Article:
Film pull

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The film pull technique is a means of recovering carbonaceous compression fossils for study under transmitted light microscopy. An acid is applied to the surface of the rock to etch away the matrix from the surface, leaving carbonaceous tissue protruding. (Surfaces not to be etched can be coated in a wax (e.g. Vaseline) or grease.) This is usually accomplished by placing the rock upside-down in a weak, continually stirred acid, so that any debris can be washed away. Nitrocellulose is then painted on to the fossil-bearing surface, and once dry may be peeled from the rock, or the rock dissolved in hydrofluoric acid.[1]

The method was pioneered by John Walton in 1928 as a method to derive serial thin-sections without the time, expense and lost material incurred by dissolving the rock.[2] An improvement on the method, using gelatine (with glycerin and formalin) instead of cellulose, was reported in 1930, and is especially suitable for larger samples.[3] This solution-based method was largely superseded by the use of pre-formed sheets of film, similar to those used in overhead transparencies; cellulose nitrate and cellulose acetate can be used, although the latter is preferable.[4] By wetting the reverse surface of the film with acetate, the film becomes more labile and makes a better contact with the material. The peel can be washed in acid to remove any remaining matrix before mounting onto a slide with resin for further study.[5] The method is somewhat destructive, as the acid etching used to remove the rock matrix can also destroy some finer detail; the fizzing caused by the reaction of the acid with the matrix breaks up less-robust cellular material.[5] A second peel without further etching, a "rip peel", will remove any cell walls that are parallel to the surface, and would otherwise be destroyed when subjected to acid.[5]

Details of the modern application of the method can be found in reference ([6]). Even the latest technique does have some disadvantages; most notably, smaller fossils that may lie between cell walls will be washed away with the acid etch, and can only be recovered by a thin section preparation.[7]

In order to mount the slides for microscopy, a series of steps are necessary:[5]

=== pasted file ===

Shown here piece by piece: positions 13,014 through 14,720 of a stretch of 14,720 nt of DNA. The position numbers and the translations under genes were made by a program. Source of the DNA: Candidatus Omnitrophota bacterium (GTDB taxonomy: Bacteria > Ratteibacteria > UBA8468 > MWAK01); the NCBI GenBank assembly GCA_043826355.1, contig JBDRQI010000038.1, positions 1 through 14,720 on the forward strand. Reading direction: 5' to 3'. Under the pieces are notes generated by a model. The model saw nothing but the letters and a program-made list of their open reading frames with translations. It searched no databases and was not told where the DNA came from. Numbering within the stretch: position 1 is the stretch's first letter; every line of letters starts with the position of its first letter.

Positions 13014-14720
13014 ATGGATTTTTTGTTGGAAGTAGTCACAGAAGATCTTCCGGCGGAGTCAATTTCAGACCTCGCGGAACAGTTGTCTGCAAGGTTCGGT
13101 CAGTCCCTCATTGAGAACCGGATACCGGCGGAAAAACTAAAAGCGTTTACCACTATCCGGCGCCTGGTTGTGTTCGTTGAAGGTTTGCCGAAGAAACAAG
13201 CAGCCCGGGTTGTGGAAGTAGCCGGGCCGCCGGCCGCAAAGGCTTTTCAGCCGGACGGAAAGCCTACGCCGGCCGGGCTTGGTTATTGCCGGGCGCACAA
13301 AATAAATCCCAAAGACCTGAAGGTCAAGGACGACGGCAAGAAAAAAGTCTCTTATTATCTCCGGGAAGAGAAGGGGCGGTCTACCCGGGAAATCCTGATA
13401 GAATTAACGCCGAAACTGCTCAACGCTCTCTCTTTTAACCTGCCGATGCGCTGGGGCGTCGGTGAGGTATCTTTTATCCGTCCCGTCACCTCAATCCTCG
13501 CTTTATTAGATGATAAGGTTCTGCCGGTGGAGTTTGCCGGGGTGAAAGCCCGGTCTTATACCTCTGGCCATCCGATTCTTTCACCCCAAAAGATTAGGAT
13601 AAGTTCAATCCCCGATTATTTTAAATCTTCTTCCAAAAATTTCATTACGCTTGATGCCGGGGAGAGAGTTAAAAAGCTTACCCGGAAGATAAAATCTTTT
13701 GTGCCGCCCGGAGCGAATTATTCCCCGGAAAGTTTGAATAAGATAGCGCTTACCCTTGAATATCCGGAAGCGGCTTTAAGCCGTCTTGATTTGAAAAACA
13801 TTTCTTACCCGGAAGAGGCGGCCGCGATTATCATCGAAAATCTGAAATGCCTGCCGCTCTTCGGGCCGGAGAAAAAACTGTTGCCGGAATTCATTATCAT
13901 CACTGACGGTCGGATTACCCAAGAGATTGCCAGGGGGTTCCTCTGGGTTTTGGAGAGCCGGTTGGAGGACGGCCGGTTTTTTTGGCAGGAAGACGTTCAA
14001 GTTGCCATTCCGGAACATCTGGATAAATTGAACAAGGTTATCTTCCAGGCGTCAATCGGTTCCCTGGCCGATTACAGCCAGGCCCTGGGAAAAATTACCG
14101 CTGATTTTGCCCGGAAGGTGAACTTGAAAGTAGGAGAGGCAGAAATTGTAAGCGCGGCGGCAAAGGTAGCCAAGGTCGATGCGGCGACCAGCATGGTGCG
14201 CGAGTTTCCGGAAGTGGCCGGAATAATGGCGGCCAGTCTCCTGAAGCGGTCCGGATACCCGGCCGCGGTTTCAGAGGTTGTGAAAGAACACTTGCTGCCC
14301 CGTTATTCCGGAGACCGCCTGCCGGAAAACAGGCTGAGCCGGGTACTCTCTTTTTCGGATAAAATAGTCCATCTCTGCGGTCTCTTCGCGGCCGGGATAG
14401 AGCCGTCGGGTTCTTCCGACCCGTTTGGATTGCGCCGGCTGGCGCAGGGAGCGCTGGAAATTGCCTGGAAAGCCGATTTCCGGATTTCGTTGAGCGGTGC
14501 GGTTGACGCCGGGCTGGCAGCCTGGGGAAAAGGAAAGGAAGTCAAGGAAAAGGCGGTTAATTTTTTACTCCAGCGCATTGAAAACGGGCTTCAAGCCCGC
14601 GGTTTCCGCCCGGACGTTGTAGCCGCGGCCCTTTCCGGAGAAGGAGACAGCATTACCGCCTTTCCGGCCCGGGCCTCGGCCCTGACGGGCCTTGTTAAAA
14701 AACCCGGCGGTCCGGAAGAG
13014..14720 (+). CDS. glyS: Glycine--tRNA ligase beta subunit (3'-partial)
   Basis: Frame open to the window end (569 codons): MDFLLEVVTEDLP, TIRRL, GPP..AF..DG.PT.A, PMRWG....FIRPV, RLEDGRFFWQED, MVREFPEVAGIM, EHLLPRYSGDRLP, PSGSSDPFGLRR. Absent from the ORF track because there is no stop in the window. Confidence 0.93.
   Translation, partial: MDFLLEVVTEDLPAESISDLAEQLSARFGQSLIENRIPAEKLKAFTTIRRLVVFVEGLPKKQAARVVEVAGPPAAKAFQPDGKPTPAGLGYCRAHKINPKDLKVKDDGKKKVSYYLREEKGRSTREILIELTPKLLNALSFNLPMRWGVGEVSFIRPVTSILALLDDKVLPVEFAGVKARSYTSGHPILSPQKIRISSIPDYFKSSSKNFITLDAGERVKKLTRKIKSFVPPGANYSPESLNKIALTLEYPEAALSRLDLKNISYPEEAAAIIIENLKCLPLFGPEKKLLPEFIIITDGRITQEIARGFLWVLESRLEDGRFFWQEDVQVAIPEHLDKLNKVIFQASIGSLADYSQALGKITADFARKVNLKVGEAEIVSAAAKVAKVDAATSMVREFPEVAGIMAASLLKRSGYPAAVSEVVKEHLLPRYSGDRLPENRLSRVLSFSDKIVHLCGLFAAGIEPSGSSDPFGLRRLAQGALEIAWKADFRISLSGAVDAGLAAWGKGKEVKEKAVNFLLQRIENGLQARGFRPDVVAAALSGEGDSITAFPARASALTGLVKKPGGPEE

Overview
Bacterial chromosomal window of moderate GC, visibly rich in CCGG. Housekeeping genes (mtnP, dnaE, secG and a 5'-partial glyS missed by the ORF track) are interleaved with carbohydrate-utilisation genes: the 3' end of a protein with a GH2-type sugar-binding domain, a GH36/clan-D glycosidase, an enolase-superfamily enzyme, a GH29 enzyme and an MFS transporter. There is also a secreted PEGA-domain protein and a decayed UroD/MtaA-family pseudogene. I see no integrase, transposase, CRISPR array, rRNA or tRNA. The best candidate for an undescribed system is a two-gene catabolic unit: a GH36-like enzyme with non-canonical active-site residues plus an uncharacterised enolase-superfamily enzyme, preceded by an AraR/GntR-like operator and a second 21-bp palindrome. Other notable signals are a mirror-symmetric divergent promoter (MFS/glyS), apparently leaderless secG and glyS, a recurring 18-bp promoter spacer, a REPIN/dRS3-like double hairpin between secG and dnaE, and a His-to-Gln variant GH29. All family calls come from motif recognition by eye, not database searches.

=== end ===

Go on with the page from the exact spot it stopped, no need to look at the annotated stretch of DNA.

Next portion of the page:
• A glass slide is wetted with acetone, and a fresh layer of acetate is placed upon it. The acetone allows the acetate to 'suck' itself onto the slide, maintaining a good contact by suction. This will later be dissolved, allowing sections of the resin-mounted peel to be cut for transmission electron microscopy.
  • A thin layer of epoxy resin is applied, covering the acetate and spreading onto the slide. This will serve to attach the preparation to the slide once the underlying acetate has been dissolved.
  • A glass plate is greased, and the smooth side of a peel pressed down onto it.
  • The rough side of this peel is covered with warmed (55 °C) epoxy resin, and pressed down onto the previously-prepared slide. After about 45 minutes the glass plate is removed, and the resin is left, warm, to cure.
  • The preparation is washed in acetone and acid to remove any residues, which would otherwise produce optical artefacts when imaged.


Specimens recovered by film pull are prone to wrinkling, especially if the surface to be peeled is not perfectly smoothed—if acetone pools, it can cause the acetate to wrinkle.[6]


  1. ^ Hernick, L.; Landing, E.; Bartowski, K. (2008). "Earth's oldest liverworts—Metzgeriothallus sharonae sp. Nov. From the Middle Devonian (Givetian) of eastern New York, USA". Review of Palaeobotany and Palynology. 148: 154. doi:10.1016/j.revpalbo.2007.09.002. 
  2. ^ Walton, J. (1928). "A Method of Preparing Sections of Fossil Plants contained in Coal Balls or in other Types of Petrifaction". Nature. 122 (3076): 571–571. Bibcode:1928Natur.122..571W. doi:10.1038/122571a0. 
  3. ^ Walton, J. (1930). "Improvements in the Peel-Method of Preparing Sections of Fossil Plants". Nature. 125 (3150): 413–414. Bibcode:1930Natur.125..413W. doi:10.1038/125413b0. 
  4. ^ "A Rapid Cellulose Peel Technique in Palaeobotany". 
  5. ^ a b c d Holmes, J.; Lopez, J. (1986). "The disappearing peel technique: an improved method for studying permineralized plant tissues". Palaeontology 29: 787–808. 
  6. ^ a b GALTIER, J.; PHILLIPS, T.L. (1999). "The acetate peel technique". In Jones, T.P., and Rowe, N.P. Fossil Plants and Spores: Modern Techniques. The Geological Society, London. pp. 67–70. ISBN 978-1-86239-035-5. 
  7. ^ Taylor, T. N.; Krings, M.; Dotzler, N.; Galtier, J. (2011). "The Advantage of Thin Section Preparations over Acetate Peels in the Study of Late Paleozoic Fungi and Other Microorganisms". PALAIOS. 26 (4): 239–244. doi:10.2110/palo.2010.p10-131r.